Fuel is pumped out of the ground, transported to refineries, and then transported to gas stations where it sits in big underground holding tanks. And it then flows through the pump into your gas tank. Along the way fuel, especially diesel fuel, can pick up various particulates such as dirt and grime. These particulates can harm your engine and fueling system. In this article, we discuss fuel filter problems, clogging, replacement, and more.
What is a Fuel Filter?
A fuel filter blocks dirt, rust, grime, and other harmful particulates from entering your engine through your fuel system.
The fueling system on your car is comprised of a gas tank, fuel lines, a fuel pump, and injectors. The fuel pump passes the gasoline from the tank through the fuel lines to the injectors. Filters usually sit right in between the fuel lines and the injectors.
Fuel filters are usually cylindrical cartridges with filter paper on the inside, similar to an air filter or an oil filter. The fuel flows through the filter prior to being sent to the injectors to prevent any harmful debris from passing into the injectors or engine.
How Often Should I Replace My Filter?
Fuel filter change intervals vary depending on your engine but usually fall within the 20,000-50,000 mile range for older gasoline engines and 60,000-90,000 miles for newer engines. We recommend changing fuel filters every 30,000-60,000 miles for gasoline engines, depending on your recommended service intervals.Some manufacturers likely Toyota claim the filter never needs to be replaced. The best bet is to follow your cars recommended service intervals.
Whether your manufacturer says the filter never needs to be replaced or not, it is still a good maintenance item once your car gets up into high mileage levels.
Diesel Fuel Filter Replacement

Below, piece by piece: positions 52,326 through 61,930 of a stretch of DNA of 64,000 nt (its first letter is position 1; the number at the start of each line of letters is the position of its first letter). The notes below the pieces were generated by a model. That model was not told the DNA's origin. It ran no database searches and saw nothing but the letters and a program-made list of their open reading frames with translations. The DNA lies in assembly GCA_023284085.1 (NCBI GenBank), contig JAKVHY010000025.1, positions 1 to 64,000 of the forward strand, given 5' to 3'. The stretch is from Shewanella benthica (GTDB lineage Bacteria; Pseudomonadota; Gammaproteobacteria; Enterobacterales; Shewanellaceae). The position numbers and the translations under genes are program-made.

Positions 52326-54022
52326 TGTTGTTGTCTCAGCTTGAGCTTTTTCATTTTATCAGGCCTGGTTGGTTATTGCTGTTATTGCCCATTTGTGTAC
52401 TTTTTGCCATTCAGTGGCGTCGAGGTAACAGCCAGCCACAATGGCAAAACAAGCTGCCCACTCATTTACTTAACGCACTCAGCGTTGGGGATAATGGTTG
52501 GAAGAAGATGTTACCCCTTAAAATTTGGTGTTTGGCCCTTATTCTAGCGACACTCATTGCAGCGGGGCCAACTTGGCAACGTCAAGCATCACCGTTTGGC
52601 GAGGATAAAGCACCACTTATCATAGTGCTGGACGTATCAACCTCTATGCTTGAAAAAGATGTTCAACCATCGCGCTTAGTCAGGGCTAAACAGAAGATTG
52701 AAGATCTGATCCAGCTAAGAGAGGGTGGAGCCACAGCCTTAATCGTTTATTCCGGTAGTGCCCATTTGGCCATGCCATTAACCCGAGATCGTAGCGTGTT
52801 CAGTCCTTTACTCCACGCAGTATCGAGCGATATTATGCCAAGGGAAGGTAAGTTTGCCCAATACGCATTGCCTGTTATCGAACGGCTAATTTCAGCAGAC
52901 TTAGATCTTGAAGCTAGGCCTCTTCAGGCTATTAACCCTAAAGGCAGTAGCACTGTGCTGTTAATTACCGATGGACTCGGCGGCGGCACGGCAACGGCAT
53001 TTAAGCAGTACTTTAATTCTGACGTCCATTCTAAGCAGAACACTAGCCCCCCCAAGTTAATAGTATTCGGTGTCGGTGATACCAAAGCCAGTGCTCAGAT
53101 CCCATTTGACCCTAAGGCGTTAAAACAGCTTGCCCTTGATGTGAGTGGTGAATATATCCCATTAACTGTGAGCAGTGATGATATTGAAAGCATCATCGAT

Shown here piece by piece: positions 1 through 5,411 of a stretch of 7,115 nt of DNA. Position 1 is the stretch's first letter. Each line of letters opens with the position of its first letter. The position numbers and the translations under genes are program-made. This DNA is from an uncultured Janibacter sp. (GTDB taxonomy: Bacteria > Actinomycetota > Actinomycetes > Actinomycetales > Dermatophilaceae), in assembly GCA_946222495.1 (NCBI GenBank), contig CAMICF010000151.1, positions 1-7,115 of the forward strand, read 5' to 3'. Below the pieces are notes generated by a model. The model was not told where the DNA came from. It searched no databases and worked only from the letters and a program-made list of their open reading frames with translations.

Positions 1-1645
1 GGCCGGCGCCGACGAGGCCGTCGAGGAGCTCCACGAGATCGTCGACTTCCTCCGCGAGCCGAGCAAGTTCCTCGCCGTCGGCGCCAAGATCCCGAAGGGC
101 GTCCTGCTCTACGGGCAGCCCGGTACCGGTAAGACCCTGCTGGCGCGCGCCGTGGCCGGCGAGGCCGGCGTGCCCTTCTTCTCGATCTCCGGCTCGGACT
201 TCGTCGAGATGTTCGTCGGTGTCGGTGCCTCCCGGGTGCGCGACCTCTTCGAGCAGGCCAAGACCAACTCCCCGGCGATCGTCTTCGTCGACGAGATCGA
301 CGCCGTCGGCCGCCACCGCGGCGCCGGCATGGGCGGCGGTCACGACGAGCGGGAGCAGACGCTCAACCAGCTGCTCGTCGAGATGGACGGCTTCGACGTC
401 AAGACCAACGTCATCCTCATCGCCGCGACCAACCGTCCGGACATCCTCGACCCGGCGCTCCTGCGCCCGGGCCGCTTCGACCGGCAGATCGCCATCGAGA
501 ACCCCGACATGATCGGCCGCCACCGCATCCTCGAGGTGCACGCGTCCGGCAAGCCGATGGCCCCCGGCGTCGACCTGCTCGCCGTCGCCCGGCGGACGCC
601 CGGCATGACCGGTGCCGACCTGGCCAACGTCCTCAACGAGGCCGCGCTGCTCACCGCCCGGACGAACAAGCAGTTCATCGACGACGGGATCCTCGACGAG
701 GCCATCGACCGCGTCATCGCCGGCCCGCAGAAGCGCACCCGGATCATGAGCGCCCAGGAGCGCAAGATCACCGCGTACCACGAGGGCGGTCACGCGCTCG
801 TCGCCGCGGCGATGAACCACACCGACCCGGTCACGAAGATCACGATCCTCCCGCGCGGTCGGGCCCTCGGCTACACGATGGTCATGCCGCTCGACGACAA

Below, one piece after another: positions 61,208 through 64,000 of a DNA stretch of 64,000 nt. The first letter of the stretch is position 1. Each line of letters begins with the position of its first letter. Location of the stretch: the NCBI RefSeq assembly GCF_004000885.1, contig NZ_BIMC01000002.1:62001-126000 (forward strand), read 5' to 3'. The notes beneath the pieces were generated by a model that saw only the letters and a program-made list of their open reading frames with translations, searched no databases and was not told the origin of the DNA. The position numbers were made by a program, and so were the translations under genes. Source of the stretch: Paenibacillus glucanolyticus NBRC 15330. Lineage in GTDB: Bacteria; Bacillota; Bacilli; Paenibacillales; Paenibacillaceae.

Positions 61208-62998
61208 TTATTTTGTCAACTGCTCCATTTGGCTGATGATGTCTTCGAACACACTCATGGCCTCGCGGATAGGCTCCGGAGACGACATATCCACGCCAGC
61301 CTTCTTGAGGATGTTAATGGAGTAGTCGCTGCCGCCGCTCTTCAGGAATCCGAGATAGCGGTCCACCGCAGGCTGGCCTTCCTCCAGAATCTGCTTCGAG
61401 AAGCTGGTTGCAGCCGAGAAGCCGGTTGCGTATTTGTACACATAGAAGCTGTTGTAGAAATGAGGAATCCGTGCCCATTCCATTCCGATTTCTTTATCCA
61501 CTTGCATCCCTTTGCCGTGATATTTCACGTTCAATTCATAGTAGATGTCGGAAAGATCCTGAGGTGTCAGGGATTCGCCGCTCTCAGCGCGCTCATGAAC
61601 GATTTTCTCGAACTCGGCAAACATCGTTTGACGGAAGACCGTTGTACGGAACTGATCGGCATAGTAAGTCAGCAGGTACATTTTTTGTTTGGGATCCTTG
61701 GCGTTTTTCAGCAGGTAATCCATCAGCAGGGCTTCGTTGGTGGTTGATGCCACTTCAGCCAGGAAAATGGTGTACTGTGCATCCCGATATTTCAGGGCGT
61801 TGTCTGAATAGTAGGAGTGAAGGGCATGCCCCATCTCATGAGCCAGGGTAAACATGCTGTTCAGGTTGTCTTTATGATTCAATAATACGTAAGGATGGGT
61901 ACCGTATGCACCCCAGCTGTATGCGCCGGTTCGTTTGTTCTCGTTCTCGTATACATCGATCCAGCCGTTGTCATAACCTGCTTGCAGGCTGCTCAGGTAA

Diesel engines on the other hand require more frequent filter replacements. Gasoline is more refined than diesel fuel is which means that diesel tends to naturally be dirtier. Additionally, diesel fuel is more susceptible to picking up dirt, rust, debris, etc. than normal gasoline.
Diesel fuel filters should be replaced every 10,000-20,000 miles.
Bad Fuel Filter Symptoms
Some symptoms of fuel filter problems include:
- Hard starts
- Rough idling
- Engine stalling
- Cylinder misfires
- Poor performance and lack of acceleration
- Decreased fuel pressure
- Lean air to fuel ratios
Fuel filters don’t fail immediately. They tend to slowly become clogged over time. With that being said, these symptoms will usually develop slightly and then gradually get worse over time.
When a fuel filter is clogged it restricts fuel flow to the cylinders. This is commonly called running “lean”. Running lean can starve the cylinders of fuel which causes increased friction amongst the internals which can lead to serious internal engine damage.
The most common initial symptoms are rough idling and misfires. From there it will progressively get worse and lead to hard starts, stalling, and significant performance decreases.
What Causes a Bad Fuel Filter?